- Associated Press - Monday, August 31, 2015

HONOLULU (AP) - The Department of Agriculture appears to have won the battle against one of the world’s most invasive species in some Honolulu neighborhoods.

Officials went to check traps in Mililani Mauka and Waimanalo, where the department completed treatments to fight off little fire ants three months ago. They laid down bait and found no ants, KHON-TV reported (https://bit.ly/1KWEMrg).

“It’s so important that we get the cooperation from the public - without the public, we can’t do anything,” said Derek Arakaki with the Department of Agriculture.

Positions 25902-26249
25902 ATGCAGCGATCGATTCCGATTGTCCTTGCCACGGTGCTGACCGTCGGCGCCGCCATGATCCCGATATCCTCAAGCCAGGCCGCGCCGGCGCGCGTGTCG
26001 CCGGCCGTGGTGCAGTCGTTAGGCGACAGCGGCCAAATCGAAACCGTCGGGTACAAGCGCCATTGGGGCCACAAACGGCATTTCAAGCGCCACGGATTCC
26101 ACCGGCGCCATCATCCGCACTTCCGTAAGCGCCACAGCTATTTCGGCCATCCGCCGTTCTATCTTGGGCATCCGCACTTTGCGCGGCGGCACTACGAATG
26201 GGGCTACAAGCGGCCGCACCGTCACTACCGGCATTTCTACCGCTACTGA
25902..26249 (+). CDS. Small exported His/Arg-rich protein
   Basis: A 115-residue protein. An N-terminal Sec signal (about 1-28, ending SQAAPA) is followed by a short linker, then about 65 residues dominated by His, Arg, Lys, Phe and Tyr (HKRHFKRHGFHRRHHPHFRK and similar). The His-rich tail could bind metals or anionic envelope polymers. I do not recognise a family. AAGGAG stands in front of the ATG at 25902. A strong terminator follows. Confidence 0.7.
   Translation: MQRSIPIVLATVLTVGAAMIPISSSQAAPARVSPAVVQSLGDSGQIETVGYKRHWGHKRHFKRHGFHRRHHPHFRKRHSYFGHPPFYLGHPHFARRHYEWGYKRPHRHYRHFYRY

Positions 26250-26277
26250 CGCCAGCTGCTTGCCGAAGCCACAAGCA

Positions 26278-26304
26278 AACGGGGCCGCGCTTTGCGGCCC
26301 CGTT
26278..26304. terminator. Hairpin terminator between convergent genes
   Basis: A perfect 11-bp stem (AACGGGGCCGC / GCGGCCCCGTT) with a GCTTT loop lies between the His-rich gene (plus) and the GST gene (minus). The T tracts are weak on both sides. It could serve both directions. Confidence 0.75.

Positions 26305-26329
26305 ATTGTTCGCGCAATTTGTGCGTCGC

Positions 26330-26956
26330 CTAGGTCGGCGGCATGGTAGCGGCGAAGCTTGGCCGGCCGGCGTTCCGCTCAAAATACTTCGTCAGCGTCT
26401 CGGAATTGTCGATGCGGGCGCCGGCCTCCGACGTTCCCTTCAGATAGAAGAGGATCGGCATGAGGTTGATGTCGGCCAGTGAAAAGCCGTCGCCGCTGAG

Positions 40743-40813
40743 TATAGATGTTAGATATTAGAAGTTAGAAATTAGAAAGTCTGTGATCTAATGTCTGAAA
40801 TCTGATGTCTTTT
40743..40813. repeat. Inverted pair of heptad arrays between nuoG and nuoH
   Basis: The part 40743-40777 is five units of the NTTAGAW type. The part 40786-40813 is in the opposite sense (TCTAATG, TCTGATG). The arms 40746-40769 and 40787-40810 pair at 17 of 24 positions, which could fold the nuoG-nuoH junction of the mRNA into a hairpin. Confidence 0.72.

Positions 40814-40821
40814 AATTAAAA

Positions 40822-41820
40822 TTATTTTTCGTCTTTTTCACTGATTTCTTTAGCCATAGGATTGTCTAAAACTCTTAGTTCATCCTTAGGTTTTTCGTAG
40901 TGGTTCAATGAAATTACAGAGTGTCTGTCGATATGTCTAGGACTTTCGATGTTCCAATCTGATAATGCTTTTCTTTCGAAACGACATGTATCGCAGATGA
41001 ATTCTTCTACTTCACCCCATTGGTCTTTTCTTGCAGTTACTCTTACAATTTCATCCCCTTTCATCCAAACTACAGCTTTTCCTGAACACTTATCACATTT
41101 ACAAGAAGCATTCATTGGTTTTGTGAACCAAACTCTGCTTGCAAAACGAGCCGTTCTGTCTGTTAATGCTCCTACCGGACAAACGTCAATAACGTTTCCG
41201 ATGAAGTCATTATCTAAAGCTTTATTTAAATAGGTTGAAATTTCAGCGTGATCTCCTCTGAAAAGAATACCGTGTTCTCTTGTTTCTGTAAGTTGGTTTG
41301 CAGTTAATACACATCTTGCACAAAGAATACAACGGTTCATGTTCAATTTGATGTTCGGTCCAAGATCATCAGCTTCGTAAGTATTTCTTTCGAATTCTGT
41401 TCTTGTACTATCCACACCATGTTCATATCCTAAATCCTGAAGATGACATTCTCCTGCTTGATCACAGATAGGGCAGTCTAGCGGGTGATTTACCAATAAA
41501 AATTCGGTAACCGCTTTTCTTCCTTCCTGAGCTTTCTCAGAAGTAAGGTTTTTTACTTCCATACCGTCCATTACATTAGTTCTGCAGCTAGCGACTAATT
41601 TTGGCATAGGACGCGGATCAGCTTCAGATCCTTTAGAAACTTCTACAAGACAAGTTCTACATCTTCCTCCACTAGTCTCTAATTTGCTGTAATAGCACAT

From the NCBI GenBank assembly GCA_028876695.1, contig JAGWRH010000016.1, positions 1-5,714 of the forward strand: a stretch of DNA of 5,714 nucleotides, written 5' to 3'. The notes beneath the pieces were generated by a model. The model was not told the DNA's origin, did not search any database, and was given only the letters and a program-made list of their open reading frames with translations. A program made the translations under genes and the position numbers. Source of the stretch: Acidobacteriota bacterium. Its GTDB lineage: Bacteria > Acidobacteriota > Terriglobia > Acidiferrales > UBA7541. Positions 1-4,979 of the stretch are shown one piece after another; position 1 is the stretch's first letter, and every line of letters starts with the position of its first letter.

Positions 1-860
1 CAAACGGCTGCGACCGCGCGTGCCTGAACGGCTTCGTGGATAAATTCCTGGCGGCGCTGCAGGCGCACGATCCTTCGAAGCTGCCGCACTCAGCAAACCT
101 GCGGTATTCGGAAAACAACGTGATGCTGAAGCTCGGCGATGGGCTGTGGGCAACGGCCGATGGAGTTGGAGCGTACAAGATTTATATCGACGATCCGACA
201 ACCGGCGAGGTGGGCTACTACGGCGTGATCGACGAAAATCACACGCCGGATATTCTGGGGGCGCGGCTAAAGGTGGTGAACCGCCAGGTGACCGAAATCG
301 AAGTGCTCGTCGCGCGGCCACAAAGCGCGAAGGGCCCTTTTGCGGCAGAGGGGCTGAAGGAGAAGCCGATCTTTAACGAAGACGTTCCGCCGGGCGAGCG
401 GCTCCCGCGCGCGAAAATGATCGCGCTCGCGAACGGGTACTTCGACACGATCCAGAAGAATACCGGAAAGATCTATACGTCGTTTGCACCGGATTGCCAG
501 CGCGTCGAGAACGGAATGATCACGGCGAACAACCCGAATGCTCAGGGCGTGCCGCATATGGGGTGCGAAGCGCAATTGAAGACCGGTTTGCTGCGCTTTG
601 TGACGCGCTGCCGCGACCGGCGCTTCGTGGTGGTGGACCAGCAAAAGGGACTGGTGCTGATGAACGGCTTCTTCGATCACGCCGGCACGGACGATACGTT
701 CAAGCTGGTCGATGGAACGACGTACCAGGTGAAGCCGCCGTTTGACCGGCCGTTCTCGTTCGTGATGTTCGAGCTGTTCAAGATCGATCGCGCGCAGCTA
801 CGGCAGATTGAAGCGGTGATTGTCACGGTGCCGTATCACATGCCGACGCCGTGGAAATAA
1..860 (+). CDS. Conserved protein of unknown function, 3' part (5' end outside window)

Inspectors found the ants in a shipment from the Big Island to Maui last summer.

The pest was first detected on the Big Island in 1999, but the population there was deemed too widespread for eradication.

The little fire ant can produce painful stings, large red welts and can cause blindness in pets. The ants can build up large colonies on the ground and in trees and plants, and have been known to completely overrun properties.

Originally from South America, the little fire ant has been established in the Pacific region for more than 40 years, having been accidentally introduced as hitchhikers on imported plants.

The agriculture department will continue to monitor the areas for three years to make sure the ants don’t return.


Information from: KHON-TV, https://khon.com

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